When we consider the vast extent of Territory within the United States, the great amount and value of its productions, the connection of its parts, and other circumstances, on which their prosperity and happiness depend, we cannot fail to entertain a high sense of the advantage to be derived from the facility which may be afforded in the intercourse between them, by means of good roads and canals. Never did a Country of such vast extent offer equal inducements to improvements of this kind, nor ever were consequences of such magnitude involved in them. As this subject was acted on by Congress at the last Session, and there may be a disposition to revive it at the present, I have brought it into view, for the purpose of communicating my sentiments on a very important circumstance connected with it, with that freedom and candor which a regard for the public interest, and a proper respect for Congress, require. A difference of opinion has existed, from the first formation of our Constitution to the present time, among our most enlightened and virtuous Citizens, respecting the right of Congress to establish such a system of improvement. Taking into view the trust with which I am now honored, it would be improper, after what has passed, that this discussion should be revived, with an uncertainty of my opinion respecting the right Disregarding early impressions, I have bestowed on the subject all the deliberation which its great importance, and a just sense of my duty, required—and the result is, a settled conviction in my mind, that Congress do not possess the right. It is not contained in any of the specified powers granted to Congress; por can I consider it incidental to, or a necessary mean, viewed on the inost liberal scale, for carrying into effect any of the powers which are specifically granted. In communicating this result, I cannot resist the obligatiou which I feel to suggest to Congress the propriety of recominending to the States the adoption of an amendinent to the

Constitution, which shall give to Congress the right in question. In cases of doubtful construction, especially of such vital interest, it comports with the nature and origin of our Institutions, and will contribute much to preserve them, to apply to our Constituents for an explicit grant of the power. We may confidently rely, that if it appears to their satisfaction, that the power is necessary, it will always be granted. In this case I am happy to observe, that experience has afforded the most ample proof of its utility, and that the benign spirit of conciliation and harmony, which now manifests itself throughout our Union, promises to such a recommendation the most prompt and favorable result. I think proper to suggest also, in case this measure is adopted, that it be recommended to the States to include, in the amendment sought, a right in Congress to institute, likewise, Semidaries of Learning, for the all-important purpose of diffusing knowledge among our Fellow-Citizens throughout The United States.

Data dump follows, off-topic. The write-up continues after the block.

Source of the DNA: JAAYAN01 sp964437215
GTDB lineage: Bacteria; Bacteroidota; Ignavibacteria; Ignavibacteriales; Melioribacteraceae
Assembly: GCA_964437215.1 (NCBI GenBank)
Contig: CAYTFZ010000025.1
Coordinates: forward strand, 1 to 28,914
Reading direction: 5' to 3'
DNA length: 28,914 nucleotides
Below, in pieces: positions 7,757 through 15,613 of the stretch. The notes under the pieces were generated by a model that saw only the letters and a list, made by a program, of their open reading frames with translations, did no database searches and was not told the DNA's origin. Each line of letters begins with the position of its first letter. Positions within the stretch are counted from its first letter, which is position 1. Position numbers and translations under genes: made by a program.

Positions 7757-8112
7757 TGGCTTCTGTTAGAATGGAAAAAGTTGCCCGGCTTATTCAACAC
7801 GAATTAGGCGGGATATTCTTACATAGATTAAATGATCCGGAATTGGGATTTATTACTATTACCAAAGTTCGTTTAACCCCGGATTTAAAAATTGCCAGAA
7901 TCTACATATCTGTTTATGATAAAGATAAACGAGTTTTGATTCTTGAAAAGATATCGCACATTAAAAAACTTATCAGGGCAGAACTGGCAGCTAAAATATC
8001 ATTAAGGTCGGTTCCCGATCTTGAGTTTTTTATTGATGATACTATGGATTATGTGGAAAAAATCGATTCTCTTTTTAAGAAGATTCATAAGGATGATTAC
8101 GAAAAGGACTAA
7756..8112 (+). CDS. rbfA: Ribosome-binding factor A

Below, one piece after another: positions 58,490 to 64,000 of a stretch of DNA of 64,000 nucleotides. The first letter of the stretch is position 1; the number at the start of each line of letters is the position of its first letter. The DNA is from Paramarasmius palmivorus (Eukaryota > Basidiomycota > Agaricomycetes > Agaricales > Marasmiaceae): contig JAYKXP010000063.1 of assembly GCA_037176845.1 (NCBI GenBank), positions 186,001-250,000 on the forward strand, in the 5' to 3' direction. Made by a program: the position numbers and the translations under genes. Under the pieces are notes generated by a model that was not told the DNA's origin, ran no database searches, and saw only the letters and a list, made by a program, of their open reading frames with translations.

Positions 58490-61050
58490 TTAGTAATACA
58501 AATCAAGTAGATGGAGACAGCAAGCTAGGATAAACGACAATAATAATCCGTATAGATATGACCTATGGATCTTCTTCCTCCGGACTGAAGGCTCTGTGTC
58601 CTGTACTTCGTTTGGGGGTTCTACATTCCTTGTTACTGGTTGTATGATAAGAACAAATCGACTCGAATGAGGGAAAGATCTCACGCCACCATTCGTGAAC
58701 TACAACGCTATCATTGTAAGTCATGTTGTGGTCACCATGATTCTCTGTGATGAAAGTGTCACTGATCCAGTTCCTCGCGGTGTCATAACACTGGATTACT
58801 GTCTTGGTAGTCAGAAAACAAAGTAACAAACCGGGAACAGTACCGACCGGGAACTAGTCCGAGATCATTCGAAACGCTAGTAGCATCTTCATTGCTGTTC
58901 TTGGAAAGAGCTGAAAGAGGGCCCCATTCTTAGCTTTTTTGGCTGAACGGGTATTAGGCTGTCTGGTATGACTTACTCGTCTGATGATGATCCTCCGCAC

Our Manufactories will require the continued attention of Congress. The capital employed in them is considerable, aud the knowledge acquired in the machinery and fabric of all the most useful manufactures, is of great value. Their preservation, which depends on due encouragement, is connected with the high interests of the Nation.

Although the progress of the public buildings has been as favorable as circumstances have permitted, it is to be regretted that the Capitol is not yet in a state to receive you. There is good cause to presume, that the 2 wings, the only parts as ye" commenced, will be prepared for that purpose at the next Session. The time seems now to have arrived, when this subject may be deemed worthy the attention of Congress, on a scale adequate to National purposes. The completion of the middle building will be necessary to the convenient accommodation of Congress, of the Committees, and various Offices belonging to it. It is evident that the other public buildings are altogether insufficient for the accommodation of the several Executive Departments, some of whom are much crowded, and even subjected to the necessity of obtaining it in private buildings, at some distance from the head of the Department, and with inconvenience to the management of the public business. Most Nations have taken an interest and a pride in the improvement and ornament of their metropolis, and bone were more conspicuous in that respect than the Ancient Republics. The policy which dictated the establishment of a permanent residence for the National Government, and the spirit in which it was commenced and has been prosecuted, show that such improvement was thought worthy the attention of this Nation. Its central position, between the northern and southern extremes of our Union, and its approach to the west, at the head of a great navigable River, which interlocks with the western waters, prove the wisdom of the Councils which established it. Nothing appears to be more reasonable and [1817-18.)